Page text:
A new English-language book, edited by the Aktives Museum Faschismus und Widerstand, has 12 detailed neighbourhood walks linking dozens of Stolpersteine, highlighting the personal tragedies behind each stone, and the Nazi-era history of whole city districts. The well-illustrated texts come with clear directions, maps and historical photos.
'Stumbling Stones in Berlin' ( 2014, no ISBN) is for sale for €12 at Dussmann, Berlin Story, bookshops on Bayerischer Platz, and at the Aktives Museum (Stauffenbergstr. 13-14, www.aktives-museum.de).
Berlin im Aufbruch (Berlin's Renaissance)
by Will McBride
The young, snap-happy American student and artist Will McBride (1931) arrived in West Berlin in 1955, and set about capturing the post-war awakening of the city in black and white photos. Until the construction of the Berlin Wall in 1961, the sky seemed the limit for the city, and McBride crossed from West to East observing the progress of the Wiederaufbau (rebuilding), as well as the building of the Wall. Now, 120 of his photos taken between 1956 and 1963 have been collected in Berlin im Aufbruch ('Berlin's Renaissance'). What makes this book so special is that rather than documenting the city from a safe distance, McBride is 'present' in the photos, as a participant in the depicted events, getting close to workers constructing a road, women chipping mortar off bricks from bombed buildings, playing children, rock 'n roll dancers and fellow students riding a horse cart. In one photo McBride is literally present when he catches himself in the reflection of a mirror in a café, while focussing his Leica on an animated group of women. It's remarkable how timeless the themes and people are; the party in the back yard, the people at the beach and the students on the boat trip – they are us, this is now, 50 years ago.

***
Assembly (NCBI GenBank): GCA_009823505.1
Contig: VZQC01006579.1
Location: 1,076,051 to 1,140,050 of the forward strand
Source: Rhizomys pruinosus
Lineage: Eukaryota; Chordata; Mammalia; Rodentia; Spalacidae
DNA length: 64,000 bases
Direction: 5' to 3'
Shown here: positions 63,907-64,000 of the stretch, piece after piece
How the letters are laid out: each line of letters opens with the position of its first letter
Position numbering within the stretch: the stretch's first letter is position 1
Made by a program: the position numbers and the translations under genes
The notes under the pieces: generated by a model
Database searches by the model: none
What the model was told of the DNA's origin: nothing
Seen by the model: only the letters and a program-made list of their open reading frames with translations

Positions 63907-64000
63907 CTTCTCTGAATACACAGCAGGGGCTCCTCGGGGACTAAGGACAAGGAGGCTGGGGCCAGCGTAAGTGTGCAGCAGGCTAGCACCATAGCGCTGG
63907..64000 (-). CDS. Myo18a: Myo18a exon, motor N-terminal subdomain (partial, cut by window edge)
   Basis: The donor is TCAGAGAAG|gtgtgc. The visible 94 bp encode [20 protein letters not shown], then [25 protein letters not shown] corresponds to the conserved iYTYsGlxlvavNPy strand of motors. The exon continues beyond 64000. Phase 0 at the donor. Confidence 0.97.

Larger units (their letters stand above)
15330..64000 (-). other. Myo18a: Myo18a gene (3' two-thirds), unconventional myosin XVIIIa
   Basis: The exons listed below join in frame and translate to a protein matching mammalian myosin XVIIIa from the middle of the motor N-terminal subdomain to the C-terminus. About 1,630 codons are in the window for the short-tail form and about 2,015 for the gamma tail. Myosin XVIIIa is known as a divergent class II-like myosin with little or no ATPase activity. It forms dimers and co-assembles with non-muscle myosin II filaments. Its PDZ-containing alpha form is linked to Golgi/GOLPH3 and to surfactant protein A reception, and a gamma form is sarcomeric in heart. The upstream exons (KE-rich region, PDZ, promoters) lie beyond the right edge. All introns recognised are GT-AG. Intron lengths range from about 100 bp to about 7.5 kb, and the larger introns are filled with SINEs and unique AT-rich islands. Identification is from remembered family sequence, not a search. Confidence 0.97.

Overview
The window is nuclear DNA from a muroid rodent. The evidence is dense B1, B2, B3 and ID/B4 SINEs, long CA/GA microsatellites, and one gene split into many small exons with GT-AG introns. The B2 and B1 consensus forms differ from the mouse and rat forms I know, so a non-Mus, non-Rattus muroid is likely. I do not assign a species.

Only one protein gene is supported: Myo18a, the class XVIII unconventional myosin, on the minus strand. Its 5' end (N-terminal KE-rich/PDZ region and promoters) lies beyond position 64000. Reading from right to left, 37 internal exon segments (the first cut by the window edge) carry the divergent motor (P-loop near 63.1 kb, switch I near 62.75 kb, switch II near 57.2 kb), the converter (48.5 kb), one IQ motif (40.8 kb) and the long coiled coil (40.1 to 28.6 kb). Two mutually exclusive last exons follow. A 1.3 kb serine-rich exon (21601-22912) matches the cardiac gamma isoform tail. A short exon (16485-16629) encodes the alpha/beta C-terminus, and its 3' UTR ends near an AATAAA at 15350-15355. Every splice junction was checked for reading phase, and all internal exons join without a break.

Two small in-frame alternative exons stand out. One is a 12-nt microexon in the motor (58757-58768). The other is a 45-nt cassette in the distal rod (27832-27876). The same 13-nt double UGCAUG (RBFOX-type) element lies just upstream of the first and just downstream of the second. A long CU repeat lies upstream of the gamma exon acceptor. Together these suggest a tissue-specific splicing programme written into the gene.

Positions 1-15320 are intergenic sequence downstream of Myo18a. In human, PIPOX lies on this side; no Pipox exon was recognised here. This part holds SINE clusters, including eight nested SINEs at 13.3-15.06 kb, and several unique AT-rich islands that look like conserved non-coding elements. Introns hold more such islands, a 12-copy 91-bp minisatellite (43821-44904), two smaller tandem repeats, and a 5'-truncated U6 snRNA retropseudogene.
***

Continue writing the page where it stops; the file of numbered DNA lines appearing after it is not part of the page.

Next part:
'Berlin im Aufbruch; Fotografien 1956-1963' (Lehmstedt Verlag 2013, ISBN 9783942473675) by Will McBride is for sale at Dussmann for €29.90, and can be ordered at any other bookshop.
A Piece of Berlin
By Florian Reischauer